Afropunk 2017: This Ish Is For Us
I had a chance to hit up Afropunk yesterday and for the uninitiated, it's an annual music and arts festival that celebrates Black creativity and being different from the mainstream. It is a space where Black activism and leadership can co-exist with style, music, and fashion. It's a festival, but also a movement, born from the need to create a safe space where Black culture can be freely celebrated, positively embraced and redefined on our terms.
I love Afropunk for the music and ambiance, but especially for the positive and accepting space, it creates. Women were literally calling each other 'queens' all day and it was truly a beautiful experience. Hence, the title of this post named after the chorus of a song Solange performed last night, 'F.U.B.U' (For Us, By Us)
What exactly does the song lyric mean by "this shit is for us"? It's the creative, beautiful and loving space that Afropunk has built for people to be themselves. To be loved by each other, "this ish" is for us. To be supportive of each other, "this ish" is for us. To be cared for and appreciated by each other. Yes, "that ish" is most definitely for us. The whole space = "this ish" where "the other" can feel welcomed, appreciated and celebrated. This ish is for us. That sentiment is the best way to capture the festival's purpose.
I found myself challenged mentally because sometimes we acquire such bad habits from a society that constantly seeks to destroy our self-worth and devalue us as people of color. I admittedly have formed the very nasty habit of calling other women "bitches". Not just to be insulting or when I was angry, but just casually and as a matter of fact. "So, I went to this store the other day and this bitch......" or "This bitch is so hot. I love her style." or "Bitch, can you please give a sister a call?" When I was at Afropunk yesterday, I really had to check myself on why I continue to speak about other women in this way. The day was a beautiful reminder and sensitivity adjustment to be mindful of how I refer to my fellow queens and to realize how easy it is to descend into the degradation of people I should be motivated to uplift.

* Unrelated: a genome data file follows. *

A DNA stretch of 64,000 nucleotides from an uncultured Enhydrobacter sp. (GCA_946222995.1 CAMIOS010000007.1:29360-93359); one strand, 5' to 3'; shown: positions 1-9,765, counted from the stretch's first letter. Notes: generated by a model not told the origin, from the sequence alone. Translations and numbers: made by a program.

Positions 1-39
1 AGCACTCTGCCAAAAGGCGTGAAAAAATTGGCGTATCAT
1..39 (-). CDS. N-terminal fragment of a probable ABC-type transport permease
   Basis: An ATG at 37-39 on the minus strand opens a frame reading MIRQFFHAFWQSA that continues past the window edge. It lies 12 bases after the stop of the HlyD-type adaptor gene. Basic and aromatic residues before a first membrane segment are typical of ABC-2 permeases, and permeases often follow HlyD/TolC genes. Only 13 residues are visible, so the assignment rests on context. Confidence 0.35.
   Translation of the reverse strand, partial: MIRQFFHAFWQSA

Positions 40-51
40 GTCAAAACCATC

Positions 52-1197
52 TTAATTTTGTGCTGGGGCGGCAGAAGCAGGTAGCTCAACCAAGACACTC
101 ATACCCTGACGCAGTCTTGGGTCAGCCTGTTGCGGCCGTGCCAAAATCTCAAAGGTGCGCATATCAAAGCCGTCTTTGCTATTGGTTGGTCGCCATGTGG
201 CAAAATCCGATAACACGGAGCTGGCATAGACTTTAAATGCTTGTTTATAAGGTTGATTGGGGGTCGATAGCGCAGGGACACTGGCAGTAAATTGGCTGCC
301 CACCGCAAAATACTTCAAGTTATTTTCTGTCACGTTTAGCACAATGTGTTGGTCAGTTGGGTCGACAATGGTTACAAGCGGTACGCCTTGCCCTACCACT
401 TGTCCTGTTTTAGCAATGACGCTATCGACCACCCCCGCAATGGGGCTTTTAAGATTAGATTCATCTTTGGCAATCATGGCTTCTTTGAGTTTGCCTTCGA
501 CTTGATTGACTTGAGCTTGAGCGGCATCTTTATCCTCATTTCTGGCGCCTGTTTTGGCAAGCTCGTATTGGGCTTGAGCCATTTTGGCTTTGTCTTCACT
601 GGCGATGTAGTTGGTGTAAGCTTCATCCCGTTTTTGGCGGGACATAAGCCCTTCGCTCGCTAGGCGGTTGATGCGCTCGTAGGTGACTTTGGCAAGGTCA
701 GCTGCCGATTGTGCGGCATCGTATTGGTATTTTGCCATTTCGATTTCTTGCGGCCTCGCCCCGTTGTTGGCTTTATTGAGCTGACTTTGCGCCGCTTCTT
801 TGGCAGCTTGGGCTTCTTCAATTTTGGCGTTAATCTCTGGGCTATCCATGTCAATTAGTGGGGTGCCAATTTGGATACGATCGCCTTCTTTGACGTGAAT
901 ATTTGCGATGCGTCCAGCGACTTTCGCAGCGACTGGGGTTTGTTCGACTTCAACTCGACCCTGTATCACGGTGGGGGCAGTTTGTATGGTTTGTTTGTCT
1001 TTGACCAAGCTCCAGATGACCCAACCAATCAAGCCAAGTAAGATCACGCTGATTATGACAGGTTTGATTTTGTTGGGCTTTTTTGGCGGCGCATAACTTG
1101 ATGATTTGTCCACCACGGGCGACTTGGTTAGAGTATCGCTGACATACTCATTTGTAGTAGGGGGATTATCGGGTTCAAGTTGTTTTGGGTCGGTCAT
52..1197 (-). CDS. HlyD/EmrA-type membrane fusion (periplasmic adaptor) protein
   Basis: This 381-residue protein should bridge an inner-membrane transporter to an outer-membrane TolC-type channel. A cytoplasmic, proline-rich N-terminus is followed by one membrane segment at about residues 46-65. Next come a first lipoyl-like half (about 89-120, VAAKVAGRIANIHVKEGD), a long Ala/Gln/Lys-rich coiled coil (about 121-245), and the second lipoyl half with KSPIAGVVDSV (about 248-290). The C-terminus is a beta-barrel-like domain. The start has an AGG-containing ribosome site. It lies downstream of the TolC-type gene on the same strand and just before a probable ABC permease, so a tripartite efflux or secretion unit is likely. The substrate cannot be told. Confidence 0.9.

No matter what your flow was at the festival yesterday, you were accepted. Not only were you accepted, but you were given love and complimented. I do not know sign language but a deaf man, his girlfriend and I were still about to communicate about our outfits and it was so touching and special to me. This is the beauty of Afropunk and why I will continue to support and attend this festival. There is nothing more powerful than bringing people from all different backgrounds together in a shared and loving space.
Did you have a chance to attend the festival this weekend? Please share with me your thoughts or any noteworthy experiences.